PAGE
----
How To Light A Log Burner

A wood-burning stove can provide warmth and comfort on cold winter days. However, lighting a wood stove can be intimidating for beginners. This guide will walk you through the steps to safely and effectively light your wood-burning stove.

One of our manufacturers has created a useful video to guide you through how to light and maintain your log burner, and we’ve added further tips below.


1. Safety First

Before we begin, it’s important to note that safety should always be your top priority.

Ensure your stove and chimney are correctly installed and inspected.

2. Gather Materials

To start, gather your materials: firewood, kindling, a firestarter and matches or firelighter. Using dry seasoned wood is essential to prevent excessive smoke and soot buildup in your chimney. You can buy commercial firestarters, but newspaper works well too. You can also purchase extra-long matches for convenience.

3. Check Air Supply

Next, check that your stove’s air supply control is fully open to allow proper airflow. Your stove needs a good amount of oxygen to get going. The log burner’s air supply control is often a lever or a disc, but they all do the same thing – control the amount of air through the stove. Refer to your stove’s instructions to find out how to control the airflow.

4. Build Your Fire

Finally, arrange your firewood inside the stove.

  1. Place two small logs on the grate at the bottom of the stove.
  2. Surround your chosen firestarter with a few smaller pieces of kindling; six to eight pieces are ideal. A pyramid of kindling works well, or some manufacturers recommend a lattice-type structure of two or three sticks high, as shown here.
  3. Ensure enough space around the logs and kindling for air to circulate and that the firestarter will ignite the kindling.

Lighting the Fire

Now it’s time to light the fire.

  1. Using a match or suitable firelighter, light your firestarter, making sure the kindling catches well.
  2. Leave your stove’s door slightly ajar to encourage airflow. This will heat the flue and ensures a clean burn, perfect for a long-lasting fire.
  3. Once the fire is burning steadily, close the door fully and adjust the air supply control to manage the intensity of the fire.

The air supply control regulates the amount of air flowing into the stove, which affects the combustion rate. A closed air supply control will reduce the airflow and slow the fire, while an open air supply control will increase the airflow and speed up the fire.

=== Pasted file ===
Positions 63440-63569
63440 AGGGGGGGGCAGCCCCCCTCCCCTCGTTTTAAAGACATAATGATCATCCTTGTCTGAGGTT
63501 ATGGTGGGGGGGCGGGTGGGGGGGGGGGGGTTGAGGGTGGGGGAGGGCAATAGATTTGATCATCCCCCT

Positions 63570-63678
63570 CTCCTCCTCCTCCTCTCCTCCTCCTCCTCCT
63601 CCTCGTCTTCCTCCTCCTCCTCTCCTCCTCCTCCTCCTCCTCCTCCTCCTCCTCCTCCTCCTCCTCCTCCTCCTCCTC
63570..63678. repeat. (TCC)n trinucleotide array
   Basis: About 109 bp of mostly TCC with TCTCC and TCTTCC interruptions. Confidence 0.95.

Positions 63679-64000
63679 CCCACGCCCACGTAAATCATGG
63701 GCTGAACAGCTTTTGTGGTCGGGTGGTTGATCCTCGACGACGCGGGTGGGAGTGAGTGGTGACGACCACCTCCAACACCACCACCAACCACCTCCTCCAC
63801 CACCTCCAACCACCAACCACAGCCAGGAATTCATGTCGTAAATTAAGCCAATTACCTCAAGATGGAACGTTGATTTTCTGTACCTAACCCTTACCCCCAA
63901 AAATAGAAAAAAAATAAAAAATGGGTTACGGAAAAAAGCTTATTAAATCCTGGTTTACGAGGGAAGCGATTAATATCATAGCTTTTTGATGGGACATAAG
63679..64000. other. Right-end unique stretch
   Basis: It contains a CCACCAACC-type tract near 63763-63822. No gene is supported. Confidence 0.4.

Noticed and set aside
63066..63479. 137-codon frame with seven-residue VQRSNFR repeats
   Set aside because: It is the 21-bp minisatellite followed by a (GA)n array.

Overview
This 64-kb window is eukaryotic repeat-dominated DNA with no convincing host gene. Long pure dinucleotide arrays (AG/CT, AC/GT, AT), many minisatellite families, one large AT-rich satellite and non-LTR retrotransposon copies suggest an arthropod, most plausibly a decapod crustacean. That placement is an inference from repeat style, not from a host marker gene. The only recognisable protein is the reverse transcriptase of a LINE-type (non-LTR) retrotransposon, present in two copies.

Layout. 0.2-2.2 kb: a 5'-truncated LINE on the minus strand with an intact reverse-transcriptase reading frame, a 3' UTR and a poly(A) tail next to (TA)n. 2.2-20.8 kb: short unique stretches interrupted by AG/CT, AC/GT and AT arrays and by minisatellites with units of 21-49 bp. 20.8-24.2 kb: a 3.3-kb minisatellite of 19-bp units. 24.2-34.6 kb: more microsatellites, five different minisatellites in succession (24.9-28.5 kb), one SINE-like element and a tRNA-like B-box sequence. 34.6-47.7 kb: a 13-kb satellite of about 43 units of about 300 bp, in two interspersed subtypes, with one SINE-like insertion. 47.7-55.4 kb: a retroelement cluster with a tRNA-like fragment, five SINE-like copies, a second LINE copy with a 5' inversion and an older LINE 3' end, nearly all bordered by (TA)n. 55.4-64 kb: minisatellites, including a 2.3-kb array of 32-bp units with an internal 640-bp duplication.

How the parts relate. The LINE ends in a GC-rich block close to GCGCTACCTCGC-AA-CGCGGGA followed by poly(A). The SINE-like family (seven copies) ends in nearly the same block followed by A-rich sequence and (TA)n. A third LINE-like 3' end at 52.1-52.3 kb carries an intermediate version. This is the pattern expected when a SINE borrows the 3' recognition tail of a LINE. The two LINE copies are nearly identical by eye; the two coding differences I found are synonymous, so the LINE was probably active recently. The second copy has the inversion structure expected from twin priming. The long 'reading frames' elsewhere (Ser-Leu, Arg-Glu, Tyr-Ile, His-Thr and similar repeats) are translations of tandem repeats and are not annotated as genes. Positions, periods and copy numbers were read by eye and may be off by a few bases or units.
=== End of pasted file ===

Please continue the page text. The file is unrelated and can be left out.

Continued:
It’s important to refer to your stove or wood burners’ manual to see if there are any specific instructions about lighting your fire or controlling airflow.

Maintaining the Fire

Keep an eye on the fire as it burns. As the logs burn down, you can add more wood to keep the fire going.

Open your log burners’ door slowly so that pressures can equalise. You shouldn’t open the door if flames are visible; add logs to embers only.

It’s crucial not to overload the stove with too much wood at once, as this can cause the fire to burn too hot and potentially damage the log burner. Refer to your stove or log burner instructions to find its capacity.

When lighting a fire, too much wood can smother it; patience is the key.

When you add a new log, open the air supply control a little to get it burning well, then close it again to your preference to control the burn.


If you encounter any issues when lighting your wood-burning stove, don’t worry!

Common problems include difficulty getting the fire started, excessive smoke, and poor airflow.

Here are some tips for troubleshooting these issues:

  • Difficulty getting the fire started: If you’re having trouble getting the kindling to light, try using smaller pieces of kindling or add more firestarters to help get the fire going. But, again, dry, well-seasoned kindling is essential.
  • Excessive smoke: If you notice a lot of smoke coming from your stove, it could be due to wet or unseasoned wood, a dirty chimney, or a lack of airflow. Ensure your wood is dry and correctly seasoned, regularly clean your chimney, and check that the air supply control is open.
  • Poor airflow: If the fire burns poorly, it could be due to a blocked chimney or a closed air supply control. Ensure your chimney is clear of any obstructions, and check that the air supply control is open to allow proper airflow.

Enjoy Your Fire

Anyone can enjoy a warm and cosy fire with suitable materials and a few simple steps – humans have been doing so for hundreds of thousands of years.

Containing the fire in a wood-burning stove might be a relatively new idea, but it allows you to harness the heat and enjoy a comfortable, controllable fire – and it definitely isn’t complicated!

Remember to prioritise safety, use dry and seasoned wood, and practice makes perfect.

Happy burning!